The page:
To use the shell, support on mote side is required as well. In particular, USE_SMP must be enabled in configuration file. If run-time reprogramming is going to be used, then USE_REPROGRAMMING should be enabled as well.

MansOS contains a few demo examples that can be used in conjunction with the shell. They are located under mansos/apps/tests/SmpTest. Compile and upload them as any other applications; then launch the shell tool on your PC and try it out for yourself.


Q. What can be done using MansOS?

A. See the feature list.

Q. How to turn on and off different features of MansOS?

A. The core MansOS can be customized in application-specific way. To turn on an option, use configuration files. Note that most of commonly used options are already turned on by default (such as LEDs, printing to serial port, radio, ADC etc.).

Turning off an option is not normally required. MansOS build system can automatically detect that an option is not used, and prune all code that is related to this option from the final executable. You only need to disable some option in the configuration file in cases when this "smart linking" does not give the expected results, or when a more advanced control over that options is required.

Q. Can MansOS be used just as a library?

A. The philosophy of MansOS includes the idea that "you don't need to pay for what you don't use".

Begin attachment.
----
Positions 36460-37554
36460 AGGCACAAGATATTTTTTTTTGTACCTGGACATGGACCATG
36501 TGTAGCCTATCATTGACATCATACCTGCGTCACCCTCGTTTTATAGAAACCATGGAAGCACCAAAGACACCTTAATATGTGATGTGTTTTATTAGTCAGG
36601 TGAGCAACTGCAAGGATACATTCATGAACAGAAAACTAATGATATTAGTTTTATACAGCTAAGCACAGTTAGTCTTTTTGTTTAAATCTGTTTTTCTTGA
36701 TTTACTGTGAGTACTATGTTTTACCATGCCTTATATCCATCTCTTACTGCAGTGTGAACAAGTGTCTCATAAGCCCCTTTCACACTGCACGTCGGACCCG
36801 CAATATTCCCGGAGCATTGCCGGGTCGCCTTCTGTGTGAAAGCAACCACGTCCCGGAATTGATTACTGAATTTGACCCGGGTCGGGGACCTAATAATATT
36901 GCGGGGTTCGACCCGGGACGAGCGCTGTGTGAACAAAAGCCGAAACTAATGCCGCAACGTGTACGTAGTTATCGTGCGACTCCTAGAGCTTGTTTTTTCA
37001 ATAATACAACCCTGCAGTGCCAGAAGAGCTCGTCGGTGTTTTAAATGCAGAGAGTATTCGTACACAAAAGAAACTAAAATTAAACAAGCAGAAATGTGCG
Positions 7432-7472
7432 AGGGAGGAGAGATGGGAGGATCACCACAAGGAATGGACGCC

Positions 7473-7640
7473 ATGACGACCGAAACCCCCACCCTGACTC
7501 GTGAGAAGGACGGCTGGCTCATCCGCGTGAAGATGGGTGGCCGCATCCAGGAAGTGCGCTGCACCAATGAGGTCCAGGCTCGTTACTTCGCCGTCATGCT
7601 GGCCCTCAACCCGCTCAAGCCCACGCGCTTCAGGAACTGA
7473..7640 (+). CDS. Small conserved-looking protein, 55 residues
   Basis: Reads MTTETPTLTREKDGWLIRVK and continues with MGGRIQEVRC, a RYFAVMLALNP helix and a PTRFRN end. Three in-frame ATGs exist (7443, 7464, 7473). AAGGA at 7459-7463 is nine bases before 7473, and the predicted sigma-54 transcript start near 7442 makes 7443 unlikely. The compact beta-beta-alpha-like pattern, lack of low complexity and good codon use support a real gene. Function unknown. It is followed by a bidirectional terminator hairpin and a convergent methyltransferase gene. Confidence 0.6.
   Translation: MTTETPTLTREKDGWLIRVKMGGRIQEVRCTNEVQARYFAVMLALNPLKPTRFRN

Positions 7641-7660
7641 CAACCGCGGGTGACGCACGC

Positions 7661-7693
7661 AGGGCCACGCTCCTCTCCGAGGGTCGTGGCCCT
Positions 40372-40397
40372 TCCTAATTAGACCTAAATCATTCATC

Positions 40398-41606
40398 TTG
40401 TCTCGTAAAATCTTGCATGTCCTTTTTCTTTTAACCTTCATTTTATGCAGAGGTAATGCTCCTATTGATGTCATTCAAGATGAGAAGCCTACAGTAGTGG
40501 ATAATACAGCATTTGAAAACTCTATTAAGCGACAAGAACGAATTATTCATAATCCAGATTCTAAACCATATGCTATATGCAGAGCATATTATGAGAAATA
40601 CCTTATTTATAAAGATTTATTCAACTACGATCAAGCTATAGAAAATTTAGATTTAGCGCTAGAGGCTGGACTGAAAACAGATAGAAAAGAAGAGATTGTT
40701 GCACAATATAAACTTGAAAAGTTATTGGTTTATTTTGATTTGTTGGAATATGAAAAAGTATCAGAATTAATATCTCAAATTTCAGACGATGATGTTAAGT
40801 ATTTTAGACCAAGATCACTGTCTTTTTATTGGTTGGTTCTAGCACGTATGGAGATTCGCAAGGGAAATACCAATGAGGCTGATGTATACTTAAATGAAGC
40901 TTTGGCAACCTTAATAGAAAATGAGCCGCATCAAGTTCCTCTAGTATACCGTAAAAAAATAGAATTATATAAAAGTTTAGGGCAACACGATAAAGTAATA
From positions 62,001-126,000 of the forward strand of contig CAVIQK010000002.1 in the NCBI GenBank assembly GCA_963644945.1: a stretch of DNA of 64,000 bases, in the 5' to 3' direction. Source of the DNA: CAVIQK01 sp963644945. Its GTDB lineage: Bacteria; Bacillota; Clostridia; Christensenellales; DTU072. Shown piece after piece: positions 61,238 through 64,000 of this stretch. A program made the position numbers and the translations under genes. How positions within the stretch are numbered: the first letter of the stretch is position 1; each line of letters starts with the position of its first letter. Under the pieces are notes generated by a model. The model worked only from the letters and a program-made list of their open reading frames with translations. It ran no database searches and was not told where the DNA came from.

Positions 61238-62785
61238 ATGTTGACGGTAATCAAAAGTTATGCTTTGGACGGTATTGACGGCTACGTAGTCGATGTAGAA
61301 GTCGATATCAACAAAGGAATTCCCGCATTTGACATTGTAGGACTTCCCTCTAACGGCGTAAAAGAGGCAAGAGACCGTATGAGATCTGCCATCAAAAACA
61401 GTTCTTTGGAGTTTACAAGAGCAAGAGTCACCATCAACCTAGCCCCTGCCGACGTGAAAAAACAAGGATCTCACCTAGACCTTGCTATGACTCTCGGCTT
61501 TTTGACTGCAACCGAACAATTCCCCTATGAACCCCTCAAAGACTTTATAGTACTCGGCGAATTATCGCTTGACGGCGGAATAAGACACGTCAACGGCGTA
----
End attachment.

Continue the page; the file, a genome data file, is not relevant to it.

Using MansOS as opposed to writing a program from scratch doesn't entail any additional overhead, because in MansOS the user is not required to enable any of advanced operating system features he doesn't need. Neither parallel execution, scheduler, dynamic memory management, nor any other of MansOS services are mandatory.

For example, the user can disable all advanced algorithms and features by using the configuration file of the application.

Even if that is not enough, then MansOS can be used just as a library or even just as a development environment that provides various tools for compiling and uploading applications.

In fact, a "MansOS application" is not required to have any system code at all. The user can specify USE_KERNELMAIN=n in application configuration file and write his own main() function. If you are going to try this, you may wish to look in mansos/mos/kernel/kernelmain.c to see how system is initialized in the default case to get some ideas what you might need.